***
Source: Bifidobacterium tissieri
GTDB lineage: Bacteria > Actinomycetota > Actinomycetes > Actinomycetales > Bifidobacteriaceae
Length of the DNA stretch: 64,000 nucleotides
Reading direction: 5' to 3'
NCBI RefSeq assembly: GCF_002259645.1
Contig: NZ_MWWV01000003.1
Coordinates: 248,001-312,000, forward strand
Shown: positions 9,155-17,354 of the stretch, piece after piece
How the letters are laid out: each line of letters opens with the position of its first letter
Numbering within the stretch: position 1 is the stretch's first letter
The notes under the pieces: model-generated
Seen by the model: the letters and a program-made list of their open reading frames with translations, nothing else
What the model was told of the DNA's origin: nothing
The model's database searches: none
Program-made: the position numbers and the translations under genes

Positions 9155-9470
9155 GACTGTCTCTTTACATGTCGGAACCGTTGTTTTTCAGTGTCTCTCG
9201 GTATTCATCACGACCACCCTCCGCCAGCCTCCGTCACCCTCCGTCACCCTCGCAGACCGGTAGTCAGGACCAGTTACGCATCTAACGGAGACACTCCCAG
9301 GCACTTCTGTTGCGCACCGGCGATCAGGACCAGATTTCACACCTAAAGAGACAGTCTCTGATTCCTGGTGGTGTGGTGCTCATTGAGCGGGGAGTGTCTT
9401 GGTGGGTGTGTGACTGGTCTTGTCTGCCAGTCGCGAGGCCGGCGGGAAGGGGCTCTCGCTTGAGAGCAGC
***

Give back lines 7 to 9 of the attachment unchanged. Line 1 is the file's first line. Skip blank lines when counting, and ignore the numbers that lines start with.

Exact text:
Coordinates: 248,001-312,000, forward strand
Shown: positions 9,155-17,354 of the stretch, piece after piece
How the letters are laid out: each line of letters opens with the position of its first letter